Title:
Vehicle usage tracking system and highway/city mileage odometer
Kind Code:
A1


Abstract:
A vehicle odometer is provided that records highway mileage traveled by a vehicle. The odometer includes a sensor for selectively activating and deactivating the recording of distance traveled by the vehicle. The sensor may be a speed sensor that is connected to a city odometer and a highway odometer. The sensor activates the city odometer to record distance traveled below a predetermined speed on the city odometer, and deactivates the highway odometer below the predetermined speed. The sensor deactivates the city odometer and activates the highway odometer at speeds above the predetermined speed to record the distance traveled above the predetermined speed on the highway odometer.



Inventors:
Polimadei, James (Rockville, MD, US)
Application Number:
10/913851
Publication Date:
04/07/2005
Filing Date:
08/06/2004
Assignee:
POLIMADEI JAMES
Primary Class:
International Classes:
G01C22/02; G06F15/00; G07C5/00; (IPC1-7): G06F15/00
View Patent Images:
Related US Applications:



Primary Examiner:
LAU, TUNG S
Attorney, Agent or Firm:
DENTONS US LLP (CHICAGO, IL, US)
Claims:
1. A vehicle odometer comprising: a vehicle status sensor; and a distance measurement device configured to record a distance traveled by a vehicle upon detection of a predetermined condition by the status sensor.

2. The vehicle odometer of claim 1 wherein the status sensor comprises a speed sensor and the predetermined condition comprises movement of said vehicle within a specified speed range.

3. The vehicle odometer of claim 1 wherein the status sensor comprises a speed sensor and the predetermined condition comprises movement of the vehicle over a predetermined speed.

4. The vehicle odometer of claim 1 wherein the status sensor comprises a speed sensor and the predetermined condition comprises movement of the vehicle under a predetermined speed.

5. The vehicle odometer as claimed in claim 1 wherein the predetermined condition comprises a vehicle service warning.

6. The vehicle odometer of claim 2 further comprising a second distance measurement device configured to record a distance traveled by the vehicle within a second speed range.

7. The vehicle odometer of claim 6 wherein the specified speed range is approximately between one and forty-five miles per hour and the second speed range is approximately between forty-five miles per hour and above.

8. The vehicle odometer of claim 6 wherein the distance measurement device and the second distance measurement device comprise a single selectable display on a dashboard of the vehicle.

9. The vehicle odometer of claim 6 wherein the distance measurement device and the second distance measurement device each comprise a separate display on a dashboard of the vehicle.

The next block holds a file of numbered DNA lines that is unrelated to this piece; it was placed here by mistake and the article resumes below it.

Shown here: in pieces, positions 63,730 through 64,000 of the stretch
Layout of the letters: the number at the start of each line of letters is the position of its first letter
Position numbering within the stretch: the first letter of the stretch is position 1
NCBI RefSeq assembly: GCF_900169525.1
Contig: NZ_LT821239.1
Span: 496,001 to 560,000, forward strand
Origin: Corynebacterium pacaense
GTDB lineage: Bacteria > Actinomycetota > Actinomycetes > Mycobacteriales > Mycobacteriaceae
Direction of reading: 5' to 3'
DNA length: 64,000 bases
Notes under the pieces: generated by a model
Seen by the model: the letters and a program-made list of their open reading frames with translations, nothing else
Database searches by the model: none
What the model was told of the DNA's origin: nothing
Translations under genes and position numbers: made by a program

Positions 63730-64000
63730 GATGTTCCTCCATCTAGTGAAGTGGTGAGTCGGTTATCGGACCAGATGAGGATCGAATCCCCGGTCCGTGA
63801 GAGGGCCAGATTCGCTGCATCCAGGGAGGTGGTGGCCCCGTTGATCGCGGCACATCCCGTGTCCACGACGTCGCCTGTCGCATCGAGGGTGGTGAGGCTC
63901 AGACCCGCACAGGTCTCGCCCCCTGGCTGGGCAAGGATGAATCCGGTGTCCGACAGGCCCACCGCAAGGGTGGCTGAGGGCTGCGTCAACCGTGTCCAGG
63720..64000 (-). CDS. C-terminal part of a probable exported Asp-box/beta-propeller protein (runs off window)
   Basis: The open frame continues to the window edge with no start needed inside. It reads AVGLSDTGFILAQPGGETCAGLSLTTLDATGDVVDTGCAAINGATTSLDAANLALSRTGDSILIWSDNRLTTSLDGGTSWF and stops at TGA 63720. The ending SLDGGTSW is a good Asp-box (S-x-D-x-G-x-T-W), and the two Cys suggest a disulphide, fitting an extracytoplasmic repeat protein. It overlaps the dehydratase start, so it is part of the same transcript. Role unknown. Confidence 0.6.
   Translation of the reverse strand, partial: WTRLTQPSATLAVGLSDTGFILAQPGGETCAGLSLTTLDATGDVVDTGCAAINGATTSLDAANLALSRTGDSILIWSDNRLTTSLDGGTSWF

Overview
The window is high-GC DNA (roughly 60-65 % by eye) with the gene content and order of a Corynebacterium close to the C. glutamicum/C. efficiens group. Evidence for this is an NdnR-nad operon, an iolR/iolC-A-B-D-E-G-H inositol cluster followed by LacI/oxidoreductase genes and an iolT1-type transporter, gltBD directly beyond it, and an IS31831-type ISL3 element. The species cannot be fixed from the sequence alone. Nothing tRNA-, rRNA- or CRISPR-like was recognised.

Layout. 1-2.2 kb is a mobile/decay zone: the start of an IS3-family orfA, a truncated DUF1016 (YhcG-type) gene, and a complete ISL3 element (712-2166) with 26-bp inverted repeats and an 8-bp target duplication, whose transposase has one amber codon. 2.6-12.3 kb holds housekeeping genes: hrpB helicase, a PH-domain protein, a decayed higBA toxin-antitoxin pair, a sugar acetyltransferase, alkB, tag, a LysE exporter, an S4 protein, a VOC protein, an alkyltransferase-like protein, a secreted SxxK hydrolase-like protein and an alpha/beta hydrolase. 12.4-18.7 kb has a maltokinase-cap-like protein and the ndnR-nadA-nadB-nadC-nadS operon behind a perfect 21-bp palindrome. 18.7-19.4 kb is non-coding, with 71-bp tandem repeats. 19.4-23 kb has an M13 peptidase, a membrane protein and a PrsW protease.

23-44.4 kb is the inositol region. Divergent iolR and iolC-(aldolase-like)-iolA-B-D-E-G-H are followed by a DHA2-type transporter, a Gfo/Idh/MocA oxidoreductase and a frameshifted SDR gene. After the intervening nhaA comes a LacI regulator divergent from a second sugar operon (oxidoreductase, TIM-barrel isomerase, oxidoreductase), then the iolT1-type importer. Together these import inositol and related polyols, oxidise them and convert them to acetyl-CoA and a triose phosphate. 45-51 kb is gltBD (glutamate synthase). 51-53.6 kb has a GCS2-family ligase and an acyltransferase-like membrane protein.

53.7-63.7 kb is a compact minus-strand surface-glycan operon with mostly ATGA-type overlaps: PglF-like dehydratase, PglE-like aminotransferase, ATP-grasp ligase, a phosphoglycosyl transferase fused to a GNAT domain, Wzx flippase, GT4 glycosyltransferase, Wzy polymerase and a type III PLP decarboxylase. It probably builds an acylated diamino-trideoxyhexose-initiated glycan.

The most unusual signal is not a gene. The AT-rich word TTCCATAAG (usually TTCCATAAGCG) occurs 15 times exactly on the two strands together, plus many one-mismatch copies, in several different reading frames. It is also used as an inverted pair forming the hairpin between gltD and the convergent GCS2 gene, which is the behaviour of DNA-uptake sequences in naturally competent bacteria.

10. The vehicle odometer of claim 1 wherein the status sensor comprises an electronic switch for activating the distance measurement device.

11. The vehicle odometer of claim 1 wherein the status sensor comprises a mechanical switch for activating the distance measurement device.

12. The vehicle odometer of claim 1 further comprising a second distance measurement device to record a total distance traveled by the vehicle.

13. The vehicle odometer of claim 1 wherein the distance measurement device provides a permanent record of distance traveled by the vehicle during the predetermined condition.

14. The vehicle odometer of claim 1 wherein the distance measurement device comprises a rolling number odometer.

15. The vehicle odometer of claim 1 wherein the distance measurement device comprises a digital odometer.

16. The vehicle odometer of claim 1 wherein the distance measurement device comprises a GPS.

17. The vehicle odometer of claim 6 further comprising a third distance measurement device connected to the speed sensor, the third distance measurement device configured to record a distance traveled by the vehicle within a third speed range.

18. A method of monitoring vehicle usage comprising the steps of: sensing a predetermined vehicle status condition of a vehicle; and obtaining a distance traveled by the vehicle during the status condition.

19. The method of claim 18 wherein the status condition comprises movement of the vehicle over a predetermined speed.

20. The method of claim 18 wherein the status condition comprises movement of the vehicle under a predetermined speed.

21. The method of claim 19 wherein the predetermined speed is forty-five miles per hour.

22. The method of claim 18 wherein the status condition comprises movement of the vehicle within a specified speed range.